Topics: Nationalization, Public ownership, Privatization Pages: 5 (1299 words) Published: March 16, 2013
[pic]1) Introduction

The feasibility of a nationalized mining sector is a debated topic in South Africa at the moment. Most studies and the general opinion suggests however that it is not a good idea and not feasible, especially in a country of our economic and social state. It has been argued that revenues from the mining sector will advance several social and economic projects, including resource redistribution, transformation and job creation.

This essay will argue that mine nationalisation is not part of a practical economic policy. Firstly, the concept of nationalisation will be introduced in terms of the difficulties to which it gives rise. Thereafter, local arguments for nationalisation will be evaluated, followed by case studies of both the South African and international experience of nationalised mines. Finally, South Africa’s stated macroeconomic objectives, the current state of the mining sector, and its estimated growth trajectory will be examined vis-à-vis the probable outcomes of mine nationalisation. In conclusion, alternative policy options to further the country’s national economic goals will be explored in terms of the existing mining sector.  

2) The case for nationalization

2.1) Nationalization and its implications
Nationalization happens when the state gains control of an industry, a business, or any Privately, owned property and then turns it into a public mass ownership. This however often leads to companies underperforming as their productivity, service quality and profitability drop (Grant, 2011:62). However debatable, this could be contributed to the loss of incentive to succeed in the workplace. Private companies have a responsibility to their share holders and they are held accountable if issues should arise (Joseph, 2010:146). This system, even if found within nationalized enterprises, often does not work. The state and thereby the taxpayers, who maintain permanent majority ownership of a company will most likely have the treasury intervene when faced with. Thus nationalized enterprises face little risk of becoming insolvent and therefore incentives are void in most situations (Joseph, 2010:146).  

2.2) Arguments for nationalization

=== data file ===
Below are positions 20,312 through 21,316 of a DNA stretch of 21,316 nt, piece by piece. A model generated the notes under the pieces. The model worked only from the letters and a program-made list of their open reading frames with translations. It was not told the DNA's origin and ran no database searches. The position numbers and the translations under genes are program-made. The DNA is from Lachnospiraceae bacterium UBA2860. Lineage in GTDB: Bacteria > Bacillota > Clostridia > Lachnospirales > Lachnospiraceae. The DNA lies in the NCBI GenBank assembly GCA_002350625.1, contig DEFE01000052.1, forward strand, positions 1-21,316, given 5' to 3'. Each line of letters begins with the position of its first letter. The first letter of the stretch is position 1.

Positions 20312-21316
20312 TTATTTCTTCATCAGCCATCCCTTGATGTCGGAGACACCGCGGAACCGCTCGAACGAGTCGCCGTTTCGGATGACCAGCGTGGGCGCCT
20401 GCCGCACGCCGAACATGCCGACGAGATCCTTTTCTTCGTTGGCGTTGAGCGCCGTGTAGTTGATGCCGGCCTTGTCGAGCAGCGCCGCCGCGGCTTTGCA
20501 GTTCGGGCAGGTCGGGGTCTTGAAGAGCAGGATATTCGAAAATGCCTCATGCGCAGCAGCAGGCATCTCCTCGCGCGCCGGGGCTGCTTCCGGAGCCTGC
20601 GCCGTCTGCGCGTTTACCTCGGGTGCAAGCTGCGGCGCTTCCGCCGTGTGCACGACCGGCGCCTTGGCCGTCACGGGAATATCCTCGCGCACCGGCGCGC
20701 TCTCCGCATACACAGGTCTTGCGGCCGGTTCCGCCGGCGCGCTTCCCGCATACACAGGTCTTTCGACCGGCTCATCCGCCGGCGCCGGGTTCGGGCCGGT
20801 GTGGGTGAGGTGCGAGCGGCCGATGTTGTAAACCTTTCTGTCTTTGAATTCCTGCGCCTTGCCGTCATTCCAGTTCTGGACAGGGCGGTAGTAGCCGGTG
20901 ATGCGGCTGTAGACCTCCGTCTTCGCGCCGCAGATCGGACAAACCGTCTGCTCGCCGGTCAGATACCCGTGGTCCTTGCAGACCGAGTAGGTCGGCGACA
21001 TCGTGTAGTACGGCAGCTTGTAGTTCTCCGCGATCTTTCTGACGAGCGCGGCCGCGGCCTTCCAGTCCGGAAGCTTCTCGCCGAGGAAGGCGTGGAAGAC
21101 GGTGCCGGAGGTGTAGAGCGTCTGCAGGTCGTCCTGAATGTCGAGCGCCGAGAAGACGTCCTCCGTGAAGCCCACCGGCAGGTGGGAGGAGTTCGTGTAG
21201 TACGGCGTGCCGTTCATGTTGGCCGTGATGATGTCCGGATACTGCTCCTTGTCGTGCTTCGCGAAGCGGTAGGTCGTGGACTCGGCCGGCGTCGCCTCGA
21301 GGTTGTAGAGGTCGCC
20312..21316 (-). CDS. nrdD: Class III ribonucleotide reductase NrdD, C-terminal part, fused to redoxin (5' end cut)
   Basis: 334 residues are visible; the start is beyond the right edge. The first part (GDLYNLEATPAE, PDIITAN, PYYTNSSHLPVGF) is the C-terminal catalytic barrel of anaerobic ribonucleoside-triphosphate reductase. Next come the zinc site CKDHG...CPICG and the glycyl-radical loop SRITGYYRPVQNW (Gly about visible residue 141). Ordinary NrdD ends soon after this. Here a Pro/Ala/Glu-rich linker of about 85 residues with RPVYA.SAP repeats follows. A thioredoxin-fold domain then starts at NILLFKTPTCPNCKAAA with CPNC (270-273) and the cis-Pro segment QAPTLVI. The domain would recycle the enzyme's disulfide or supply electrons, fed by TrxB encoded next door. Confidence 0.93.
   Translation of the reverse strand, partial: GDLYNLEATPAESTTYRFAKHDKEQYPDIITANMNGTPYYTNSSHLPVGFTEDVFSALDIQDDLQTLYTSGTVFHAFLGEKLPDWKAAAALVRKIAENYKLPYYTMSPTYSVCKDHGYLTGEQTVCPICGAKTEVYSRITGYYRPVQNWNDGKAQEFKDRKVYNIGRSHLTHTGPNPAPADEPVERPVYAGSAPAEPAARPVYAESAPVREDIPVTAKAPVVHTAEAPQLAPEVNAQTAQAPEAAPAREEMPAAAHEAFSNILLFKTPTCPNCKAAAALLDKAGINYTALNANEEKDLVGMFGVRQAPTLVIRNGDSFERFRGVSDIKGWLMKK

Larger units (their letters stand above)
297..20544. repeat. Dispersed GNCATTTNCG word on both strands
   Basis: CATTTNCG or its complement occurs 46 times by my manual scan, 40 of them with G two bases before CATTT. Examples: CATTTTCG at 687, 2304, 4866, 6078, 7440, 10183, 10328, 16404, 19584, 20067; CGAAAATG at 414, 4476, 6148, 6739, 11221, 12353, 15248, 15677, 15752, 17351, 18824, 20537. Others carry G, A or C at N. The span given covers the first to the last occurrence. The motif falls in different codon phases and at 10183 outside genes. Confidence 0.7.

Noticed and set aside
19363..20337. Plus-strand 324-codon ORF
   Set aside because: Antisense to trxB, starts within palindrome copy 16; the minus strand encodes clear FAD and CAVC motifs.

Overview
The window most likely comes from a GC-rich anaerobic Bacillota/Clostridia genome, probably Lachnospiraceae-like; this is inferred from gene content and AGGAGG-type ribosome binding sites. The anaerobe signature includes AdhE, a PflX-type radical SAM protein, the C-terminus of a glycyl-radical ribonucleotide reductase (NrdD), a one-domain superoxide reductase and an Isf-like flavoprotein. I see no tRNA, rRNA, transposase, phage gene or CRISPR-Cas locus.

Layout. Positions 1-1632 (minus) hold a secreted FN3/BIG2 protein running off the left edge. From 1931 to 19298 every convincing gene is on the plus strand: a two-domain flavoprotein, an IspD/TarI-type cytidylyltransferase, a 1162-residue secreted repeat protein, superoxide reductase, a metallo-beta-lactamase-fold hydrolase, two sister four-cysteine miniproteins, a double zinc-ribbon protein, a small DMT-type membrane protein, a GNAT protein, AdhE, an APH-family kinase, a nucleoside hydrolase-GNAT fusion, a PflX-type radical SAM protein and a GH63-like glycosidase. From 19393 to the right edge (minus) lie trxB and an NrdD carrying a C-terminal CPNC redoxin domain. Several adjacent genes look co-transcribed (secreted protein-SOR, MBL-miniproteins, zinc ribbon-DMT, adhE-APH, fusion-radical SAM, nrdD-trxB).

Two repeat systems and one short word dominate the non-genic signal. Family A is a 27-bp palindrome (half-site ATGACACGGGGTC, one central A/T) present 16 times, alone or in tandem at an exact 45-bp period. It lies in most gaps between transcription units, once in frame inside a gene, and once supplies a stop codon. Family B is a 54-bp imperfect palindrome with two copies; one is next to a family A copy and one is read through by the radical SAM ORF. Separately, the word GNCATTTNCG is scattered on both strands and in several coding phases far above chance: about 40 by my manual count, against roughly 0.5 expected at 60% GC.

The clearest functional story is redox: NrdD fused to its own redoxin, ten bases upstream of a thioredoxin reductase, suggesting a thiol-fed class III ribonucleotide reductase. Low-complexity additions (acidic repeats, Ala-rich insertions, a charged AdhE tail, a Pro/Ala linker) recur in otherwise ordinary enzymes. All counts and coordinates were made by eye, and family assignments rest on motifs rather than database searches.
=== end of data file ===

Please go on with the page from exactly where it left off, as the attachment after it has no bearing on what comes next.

Several political groupings have engendered support for the idea of nationalizing the South African mining sector. The ANCYL is the most prominent. In a document put forward by them they suggest nationalisation will result in an increase the state’s fiscal capacity, job creation and encourage industrialisation and improved working conditions are some of the motivations that were given to help the cause of nationalization.

2.3) Critiques of the ANCYL position
There is consensus among economists that the role of the modern state does not extend into the production of goods and services that the private sector can provide (Tanzi, 2005:635). Although the Youth League’s motivations are laudable in themselves, they form part of an inconsistent mix of politically motivated social and efficiency goals. Political agendas often impede enterprises by disregarding economic realities and providing opportunities for political patronage. Nationalisation is regarded as a solution to problems such as unemployment, low wages, and social inequality.

The claim that nationalisation would award fiscal benefits to the state seems unconvincing given the state’s current relationship with the mining sector. The state grants firms contractual permits to mine the country’s mineral wealth, and thus in combination with the imposition of large taxes - accrues an estimated 50% of the profits made by the sector (Louw, 2011:37).

The debate surrounding nationalisation has damaged perceptions of South Africa as an investment destination. If predictable future profits are uncertain, investment will be discouraged as a result (Du Plessis, 2011). The mining sector is a competitive industry and labour and capital are managed in order to maximise output. Increasing labour...
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